# Voltage sampling from 220 V AC to 5 V DC

I made a 1 phase to 3 phase inverter using an Arduino and an IR2104 to control the speed of an induction motor and it is working perfectly.

To complete the protection scheme, I need to monitor the voltage of each phase to protect the motor if one phase is lost due to a malfunction of an IGBT or something else.

In addition, I need to monitor current for overcurrent protection.

In case of voltage I know that it is possible to use an optocoupler to convert high-level voltage to logic level 5 V DC. Is there any better and simpler practical method to monitor voltage and current of each phase for such an application?

• It depends. Post a schematic for what you've got. Commented Jan 6, 2019 at 17:36
• Monitor ground current imbalance from current sensor to neutral, rectified and averaged for each cycle and compensate balance error next PWM cycle for V on A,B,C if necessary and if sustained more than x Cycles , check voltage , disable all , and check again. Then report either low Vdc, low AC voltage or imbalance error or excess current or excess current imbalance error or driver fault whichever is root cause. Is this delta or WYE? Commented Jan 6, 2019 at 17:42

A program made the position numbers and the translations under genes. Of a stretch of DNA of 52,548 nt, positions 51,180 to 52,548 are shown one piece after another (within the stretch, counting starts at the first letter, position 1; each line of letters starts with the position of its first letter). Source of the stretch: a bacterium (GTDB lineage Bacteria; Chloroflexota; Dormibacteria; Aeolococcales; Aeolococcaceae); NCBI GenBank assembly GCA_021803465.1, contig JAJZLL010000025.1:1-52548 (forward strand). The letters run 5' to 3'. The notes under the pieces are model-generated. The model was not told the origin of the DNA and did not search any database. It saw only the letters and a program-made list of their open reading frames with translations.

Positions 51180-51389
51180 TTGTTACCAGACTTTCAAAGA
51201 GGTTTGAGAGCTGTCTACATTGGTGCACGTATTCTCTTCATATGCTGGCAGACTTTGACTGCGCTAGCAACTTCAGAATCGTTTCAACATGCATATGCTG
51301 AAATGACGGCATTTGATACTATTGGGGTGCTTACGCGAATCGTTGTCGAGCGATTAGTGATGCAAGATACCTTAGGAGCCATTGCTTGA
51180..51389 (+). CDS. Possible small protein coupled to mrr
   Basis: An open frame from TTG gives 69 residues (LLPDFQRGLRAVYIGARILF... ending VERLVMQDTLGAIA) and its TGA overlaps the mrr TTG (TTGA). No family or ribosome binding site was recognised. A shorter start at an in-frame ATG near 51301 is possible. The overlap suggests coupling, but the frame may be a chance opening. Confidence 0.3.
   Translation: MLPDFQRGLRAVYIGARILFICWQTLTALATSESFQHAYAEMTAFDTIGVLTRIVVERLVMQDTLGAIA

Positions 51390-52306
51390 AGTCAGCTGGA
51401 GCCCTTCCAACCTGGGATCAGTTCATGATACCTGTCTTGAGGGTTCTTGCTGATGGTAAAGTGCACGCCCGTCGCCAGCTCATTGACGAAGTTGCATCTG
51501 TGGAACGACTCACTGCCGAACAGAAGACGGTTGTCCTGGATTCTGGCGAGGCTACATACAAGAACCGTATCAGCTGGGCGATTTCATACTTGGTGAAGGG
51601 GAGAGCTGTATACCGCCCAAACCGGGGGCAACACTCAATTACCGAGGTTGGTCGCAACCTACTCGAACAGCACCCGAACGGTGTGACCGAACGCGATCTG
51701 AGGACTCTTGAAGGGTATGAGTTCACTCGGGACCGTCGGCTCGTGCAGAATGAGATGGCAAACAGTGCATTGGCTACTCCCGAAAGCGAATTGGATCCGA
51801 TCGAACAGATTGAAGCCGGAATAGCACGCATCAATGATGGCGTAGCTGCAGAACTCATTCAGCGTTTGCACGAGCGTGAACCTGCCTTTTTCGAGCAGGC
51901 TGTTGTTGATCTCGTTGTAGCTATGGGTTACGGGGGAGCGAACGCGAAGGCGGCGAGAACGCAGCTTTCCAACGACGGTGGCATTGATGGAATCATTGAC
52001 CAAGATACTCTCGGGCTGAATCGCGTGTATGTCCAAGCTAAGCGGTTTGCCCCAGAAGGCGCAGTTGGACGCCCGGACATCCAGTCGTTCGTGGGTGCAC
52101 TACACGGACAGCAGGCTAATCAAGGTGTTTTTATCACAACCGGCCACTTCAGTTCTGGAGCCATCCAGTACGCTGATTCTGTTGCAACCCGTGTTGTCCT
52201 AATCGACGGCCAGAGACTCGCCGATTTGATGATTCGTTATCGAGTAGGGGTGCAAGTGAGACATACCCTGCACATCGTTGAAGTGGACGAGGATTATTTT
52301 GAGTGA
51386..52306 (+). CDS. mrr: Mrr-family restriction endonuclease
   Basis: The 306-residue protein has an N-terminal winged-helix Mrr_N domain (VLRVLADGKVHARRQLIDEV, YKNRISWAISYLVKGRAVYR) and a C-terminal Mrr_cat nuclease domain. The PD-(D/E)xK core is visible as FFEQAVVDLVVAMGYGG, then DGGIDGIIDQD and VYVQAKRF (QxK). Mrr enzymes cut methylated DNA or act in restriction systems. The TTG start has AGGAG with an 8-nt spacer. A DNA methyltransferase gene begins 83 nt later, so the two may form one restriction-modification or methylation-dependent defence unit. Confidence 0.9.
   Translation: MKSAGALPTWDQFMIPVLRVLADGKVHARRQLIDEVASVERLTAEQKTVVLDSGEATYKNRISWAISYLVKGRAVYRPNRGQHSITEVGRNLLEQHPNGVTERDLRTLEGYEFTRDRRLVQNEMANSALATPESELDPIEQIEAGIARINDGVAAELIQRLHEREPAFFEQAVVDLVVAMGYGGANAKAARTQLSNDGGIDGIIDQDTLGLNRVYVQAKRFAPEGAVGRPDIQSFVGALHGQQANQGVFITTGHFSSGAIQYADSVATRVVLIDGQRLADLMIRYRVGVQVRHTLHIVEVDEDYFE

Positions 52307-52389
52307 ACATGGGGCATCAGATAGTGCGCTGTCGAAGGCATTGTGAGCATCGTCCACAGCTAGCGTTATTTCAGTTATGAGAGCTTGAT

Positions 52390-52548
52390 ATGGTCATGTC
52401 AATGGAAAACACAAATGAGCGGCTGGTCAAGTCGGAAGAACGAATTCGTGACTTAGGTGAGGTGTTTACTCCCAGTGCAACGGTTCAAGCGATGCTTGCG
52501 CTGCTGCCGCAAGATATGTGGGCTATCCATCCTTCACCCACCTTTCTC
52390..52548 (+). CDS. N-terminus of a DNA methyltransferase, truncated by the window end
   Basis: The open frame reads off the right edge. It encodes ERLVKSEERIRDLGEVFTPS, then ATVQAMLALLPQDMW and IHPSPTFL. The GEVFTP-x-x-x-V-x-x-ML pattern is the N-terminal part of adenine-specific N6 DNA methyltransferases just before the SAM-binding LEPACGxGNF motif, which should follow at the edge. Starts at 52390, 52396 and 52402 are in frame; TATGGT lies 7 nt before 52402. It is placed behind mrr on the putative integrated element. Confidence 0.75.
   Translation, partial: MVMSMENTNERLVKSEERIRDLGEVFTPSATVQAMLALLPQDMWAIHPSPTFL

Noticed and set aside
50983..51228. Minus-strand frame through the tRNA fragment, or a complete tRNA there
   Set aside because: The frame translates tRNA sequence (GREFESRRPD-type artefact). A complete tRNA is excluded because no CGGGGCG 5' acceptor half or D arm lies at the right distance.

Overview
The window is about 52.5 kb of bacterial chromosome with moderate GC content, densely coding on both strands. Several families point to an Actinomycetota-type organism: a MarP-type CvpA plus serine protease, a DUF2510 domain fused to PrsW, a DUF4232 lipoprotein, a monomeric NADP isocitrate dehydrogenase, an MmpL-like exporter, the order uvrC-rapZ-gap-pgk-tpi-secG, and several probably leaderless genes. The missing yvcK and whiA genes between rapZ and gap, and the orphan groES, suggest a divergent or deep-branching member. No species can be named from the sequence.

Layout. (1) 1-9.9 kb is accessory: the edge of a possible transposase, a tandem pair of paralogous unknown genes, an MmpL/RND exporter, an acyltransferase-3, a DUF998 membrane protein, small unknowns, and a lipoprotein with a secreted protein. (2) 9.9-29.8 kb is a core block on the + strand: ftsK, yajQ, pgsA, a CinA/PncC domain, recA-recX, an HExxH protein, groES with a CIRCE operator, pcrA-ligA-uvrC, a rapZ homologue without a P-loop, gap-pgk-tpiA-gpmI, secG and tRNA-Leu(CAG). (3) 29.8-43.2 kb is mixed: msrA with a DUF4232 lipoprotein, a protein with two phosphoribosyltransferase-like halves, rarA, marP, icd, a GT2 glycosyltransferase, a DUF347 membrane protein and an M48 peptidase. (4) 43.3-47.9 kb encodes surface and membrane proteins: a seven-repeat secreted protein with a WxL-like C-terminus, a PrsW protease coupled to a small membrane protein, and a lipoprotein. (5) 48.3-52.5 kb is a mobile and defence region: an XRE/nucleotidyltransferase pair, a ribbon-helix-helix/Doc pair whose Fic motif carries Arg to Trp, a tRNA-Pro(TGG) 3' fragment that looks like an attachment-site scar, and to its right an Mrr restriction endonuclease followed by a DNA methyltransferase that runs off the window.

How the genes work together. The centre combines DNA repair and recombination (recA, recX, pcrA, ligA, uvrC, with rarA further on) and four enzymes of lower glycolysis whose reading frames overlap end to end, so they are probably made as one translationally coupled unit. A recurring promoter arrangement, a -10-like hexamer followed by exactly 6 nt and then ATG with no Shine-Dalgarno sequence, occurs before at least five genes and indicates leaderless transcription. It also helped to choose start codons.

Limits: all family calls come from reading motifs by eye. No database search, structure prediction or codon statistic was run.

• @Transistor, schematic was added for one phase. Commented Jan 6, 2019 at 20:00
• @Tony, the connection is delta, can you please explain more about your described method, or provide me web resources to read more? Commented Jan 6, 2019 at 20:03
• I only speak from experience, not web sources but I am sure you can find some. I'll try to sketch something Commented Jan 6, 2019 at 20:04

Since you are already using an Arduino, your best bet would be to use a Current Transformer that will sense the current being delivered to your motors. This is a safe, and non-invasive way to monitor the Vac that you are consuming. It usually looks kind of like this.

It's not the cheapest way, but those things don't really cost that much in the first place.

• A CT is a valid solution, but measures current rather than voltage. If you know that the power factor is good and that a load will always be present then it’s fine, otherwise it may be better to use a single phase transformer between each phase and neutral, then measure the voltage on the secondary.
– Frog
Commented Jun 25, 2021 at 21:30

simulate this circuit – Schematic created using CircuitLab